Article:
[BLANK_AUDIO] So some of the other things that I do is, I show all the health monitoring, recoverability of containers and how do you drain logs. Logs are very easy to stream to like any syslog format like Splunk, Paper trail or whatever. Container logs on the other hand, it's very simple all that I do is I see logs and I specify the container ID and I can get the logs associated with it.
If you go to the GUI actually it has much more information as well. So you can kinda take a look at that. And the Docker commands are kind of supplemented with some of the IBM containers. For example if you do a cf ic group list, you can look at what were all the groups that were running.
So these are all the groups that were running, spring-boot, pcfdemo, etherpad-rags, whatever. And I can drill down further and kinda look at inspect. This we did before, group inspect. So it's basically, if you're used to the cloud foundry commands, using the containers commands is pretty straight forward.
All that you do is cf ic and whatever that command is associated with. So what I did was I showed how you can kind of create a droplet on a container. I didn't really walk through how you can create a Docker file, but that's pretty straight forward. Actually let me go back to that, and I can show you how that works.
It's pretty straight forward. I think I create an application right here. So containerising the application, here's my Docker file, and now pretty straightforward. All that I do is run apache tomcat and if I have to build this, I just do cf ic build, I specify a container namespace just to make it unique.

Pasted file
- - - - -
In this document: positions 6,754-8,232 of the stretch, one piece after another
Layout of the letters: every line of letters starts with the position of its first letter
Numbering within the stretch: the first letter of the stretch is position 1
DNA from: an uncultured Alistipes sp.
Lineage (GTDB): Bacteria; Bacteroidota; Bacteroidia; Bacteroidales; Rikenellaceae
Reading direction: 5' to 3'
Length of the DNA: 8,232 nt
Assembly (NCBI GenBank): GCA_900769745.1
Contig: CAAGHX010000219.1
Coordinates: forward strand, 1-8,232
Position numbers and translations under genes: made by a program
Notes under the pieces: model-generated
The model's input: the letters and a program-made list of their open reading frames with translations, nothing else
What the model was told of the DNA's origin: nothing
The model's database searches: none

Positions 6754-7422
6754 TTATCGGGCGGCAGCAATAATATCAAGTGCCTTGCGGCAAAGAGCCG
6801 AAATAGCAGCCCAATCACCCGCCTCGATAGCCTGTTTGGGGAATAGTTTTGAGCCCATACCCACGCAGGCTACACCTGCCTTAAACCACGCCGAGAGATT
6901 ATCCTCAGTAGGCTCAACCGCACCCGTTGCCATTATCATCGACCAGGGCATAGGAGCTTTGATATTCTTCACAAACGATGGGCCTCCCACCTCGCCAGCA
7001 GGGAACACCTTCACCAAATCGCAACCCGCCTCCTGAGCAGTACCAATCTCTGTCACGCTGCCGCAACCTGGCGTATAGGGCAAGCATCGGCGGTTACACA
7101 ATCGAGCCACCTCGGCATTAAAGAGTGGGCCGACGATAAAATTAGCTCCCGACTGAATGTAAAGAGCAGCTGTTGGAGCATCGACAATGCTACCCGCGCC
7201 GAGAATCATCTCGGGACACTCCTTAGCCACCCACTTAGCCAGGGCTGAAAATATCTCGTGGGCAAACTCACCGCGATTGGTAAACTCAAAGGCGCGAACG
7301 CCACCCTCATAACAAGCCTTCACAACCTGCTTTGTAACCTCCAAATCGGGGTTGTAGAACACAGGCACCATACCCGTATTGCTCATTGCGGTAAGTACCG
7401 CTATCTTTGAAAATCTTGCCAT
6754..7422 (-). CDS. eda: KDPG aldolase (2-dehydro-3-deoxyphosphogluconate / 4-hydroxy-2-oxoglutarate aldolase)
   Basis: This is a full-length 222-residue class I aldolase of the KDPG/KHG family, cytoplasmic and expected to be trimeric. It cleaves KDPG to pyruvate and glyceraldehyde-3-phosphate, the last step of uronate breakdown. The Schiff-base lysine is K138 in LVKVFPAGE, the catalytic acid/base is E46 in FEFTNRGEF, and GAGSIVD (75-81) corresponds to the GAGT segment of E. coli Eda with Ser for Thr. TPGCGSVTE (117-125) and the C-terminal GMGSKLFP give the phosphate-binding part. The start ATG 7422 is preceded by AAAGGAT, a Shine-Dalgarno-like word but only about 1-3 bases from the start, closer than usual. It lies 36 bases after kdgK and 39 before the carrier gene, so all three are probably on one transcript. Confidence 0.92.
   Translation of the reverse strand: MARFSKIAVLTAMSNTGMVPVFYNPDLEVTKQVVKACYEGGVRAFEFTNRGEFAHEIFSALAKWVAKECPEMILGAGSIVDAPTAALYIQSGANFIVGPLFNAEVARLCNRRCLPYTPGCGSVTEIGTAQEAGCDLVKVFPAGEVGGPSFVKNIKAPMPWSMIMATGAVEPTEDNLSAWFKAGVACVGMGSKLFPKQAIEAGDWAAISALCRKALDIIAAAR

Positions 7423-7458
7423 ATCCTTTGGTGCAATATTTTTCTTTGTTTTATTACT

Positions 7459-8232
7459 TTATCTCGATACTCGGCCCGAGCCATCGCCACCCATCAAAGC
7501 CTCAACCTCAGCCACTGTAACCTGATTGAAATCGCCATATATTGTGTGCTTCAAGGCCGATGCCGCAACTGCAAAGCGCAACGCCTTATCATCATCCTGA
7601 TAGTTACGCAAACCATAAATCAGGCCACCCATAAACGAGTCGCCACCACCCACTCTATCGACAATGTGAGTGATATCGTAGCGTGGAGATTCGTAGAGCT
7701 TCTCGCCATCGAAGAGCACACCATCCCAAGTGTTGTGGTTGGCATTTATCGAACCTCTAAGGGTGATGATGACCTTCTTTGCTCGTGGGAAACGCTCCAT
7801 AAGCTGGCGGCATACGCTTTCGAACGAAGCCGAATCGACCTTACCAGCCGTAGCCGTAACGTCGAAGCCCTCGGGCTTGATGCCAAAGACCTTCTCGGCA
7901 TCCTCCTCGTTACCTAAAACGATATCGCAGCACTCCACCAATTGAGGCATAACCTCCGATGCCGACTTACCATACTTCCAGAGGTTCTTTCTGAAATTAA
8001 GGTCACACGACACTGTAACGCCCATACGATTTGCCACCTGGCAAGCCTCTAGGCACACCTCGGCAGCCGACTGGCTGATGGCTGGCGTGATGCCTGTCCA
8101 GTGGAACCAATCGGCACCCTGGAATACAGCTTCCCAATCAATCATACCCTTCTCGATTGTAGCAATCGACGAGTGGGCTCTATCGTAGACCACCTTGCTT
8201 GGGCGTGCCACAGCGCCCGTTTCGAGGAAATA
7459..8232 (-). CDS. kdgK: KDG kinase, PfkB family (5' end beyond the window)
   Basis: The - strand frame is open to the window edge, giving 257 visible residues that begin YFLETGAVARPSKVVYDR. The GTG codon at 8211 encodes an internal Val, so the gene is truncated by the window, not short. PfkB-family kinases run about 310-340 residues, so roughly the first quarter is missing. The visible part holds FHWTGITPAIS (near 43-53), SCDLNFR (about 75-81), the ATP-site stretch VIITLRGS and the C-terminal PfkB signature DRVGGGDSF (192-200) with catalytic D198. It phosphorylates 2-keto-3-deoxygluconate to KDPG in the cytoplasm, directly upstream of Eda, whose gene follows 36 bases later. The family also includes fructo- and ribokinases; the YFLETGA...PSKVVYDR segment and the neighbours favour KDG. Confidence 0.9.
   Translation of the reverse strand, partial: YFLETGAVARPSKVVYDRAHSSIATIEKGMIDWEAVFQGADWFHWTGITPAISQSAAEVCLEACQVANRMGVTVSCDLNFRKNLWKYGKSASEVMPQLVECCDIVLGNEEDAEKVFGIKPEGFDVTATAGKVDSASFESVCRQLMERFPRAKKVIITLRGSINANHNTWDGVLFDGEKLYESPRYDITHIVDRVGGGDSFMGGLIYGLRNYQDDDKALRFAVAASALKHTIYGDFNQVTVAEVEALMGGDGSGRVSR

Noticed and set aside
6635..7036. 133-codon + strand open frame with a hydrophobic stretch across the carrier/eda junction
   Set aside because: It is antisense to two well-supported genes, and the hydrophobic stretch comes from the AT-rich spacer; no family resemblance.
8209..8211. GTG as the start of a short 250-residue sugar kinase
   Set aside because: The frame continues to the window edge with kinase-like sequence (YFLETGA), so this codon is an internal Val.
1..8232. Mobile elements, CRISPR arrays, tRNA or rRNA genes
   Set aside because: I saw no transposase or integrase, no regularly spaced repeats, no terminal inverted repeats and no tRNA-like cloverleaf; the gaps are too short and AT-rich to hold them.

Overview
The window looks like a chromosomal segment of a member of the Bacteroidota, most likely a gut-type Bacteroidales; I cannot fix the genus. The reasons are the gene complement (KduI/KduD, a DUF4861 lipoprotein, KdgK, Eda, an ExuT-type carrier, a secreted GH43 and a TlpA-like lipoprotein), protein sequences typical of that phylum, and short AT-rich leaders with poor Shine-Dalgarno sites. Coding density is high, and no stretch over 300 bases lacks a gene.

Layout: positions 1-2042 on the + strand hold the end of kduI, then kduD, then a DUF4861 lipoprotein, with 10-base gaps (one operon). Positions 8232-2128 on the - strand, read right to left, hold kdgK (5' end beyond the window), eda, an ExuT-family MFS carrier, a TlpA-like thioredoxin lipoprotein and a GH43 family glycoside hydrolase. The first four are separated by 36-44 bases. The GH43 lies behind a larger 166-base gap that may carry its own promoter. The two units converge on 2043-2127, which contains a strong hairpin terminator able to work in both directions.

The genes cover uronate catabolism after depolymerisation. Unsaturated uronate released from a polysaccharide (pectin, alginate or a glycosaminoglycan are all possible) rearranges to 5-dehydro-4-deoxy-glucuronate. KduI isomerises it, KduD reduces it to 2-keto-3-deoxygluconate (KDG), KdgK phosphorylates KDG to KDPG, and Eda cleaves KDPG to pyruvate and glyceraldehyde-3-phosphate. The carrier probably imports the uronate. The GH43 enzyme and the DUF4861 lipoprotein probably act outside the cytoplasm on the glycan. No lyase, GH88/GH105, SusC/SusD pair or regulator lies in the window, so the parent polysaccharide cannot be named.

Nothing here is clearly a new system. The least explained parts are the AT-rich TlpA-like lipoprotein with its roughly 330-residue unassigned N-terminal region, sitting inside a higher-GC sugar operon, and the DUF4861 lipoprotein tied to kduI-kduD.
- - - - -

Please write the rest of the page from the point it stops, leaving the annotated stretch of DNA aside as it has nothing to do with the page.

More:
And then I say done so kinda similar to Docker build that you do and then it automatically pushes it to IBM and then once you do the cf ic images, you're gonna see something like this which is what you can use going forward. You can copy from the Docker public registry to the Docker private registry with the command CPI so you can just copy an image if you want, and so on and so forth, group create is there and so on and so forth.
So hopefully that kinda gave you a flavor of how you can connect to our servers, how you can scale with Docker, with IBM containers, at this point you cannot easily scale, you have to pre-scale before. You have to say three is the size I need, four is what the size I need or something like that.
With cloud foundry it's a little bit easier but I expect these thing to evolve. And like I said, I don't think either of them is mutually exclusive, I think there will be some services that are easier to install in Docker, there are some which are easier to install in cloud foundry, because you already have it there.
Now especially for lift and shift applications that they're talking about. It's easier to put it in cloud foundry. And still have every benefit associated with microservices with cloud foundry as well, or at least most of them especially from a deployment perspective. This is again a slide I borrowed form my friend [UNKNOWN] he kinda classifies platforms as a service into structured PaaS and unstructured PaaS.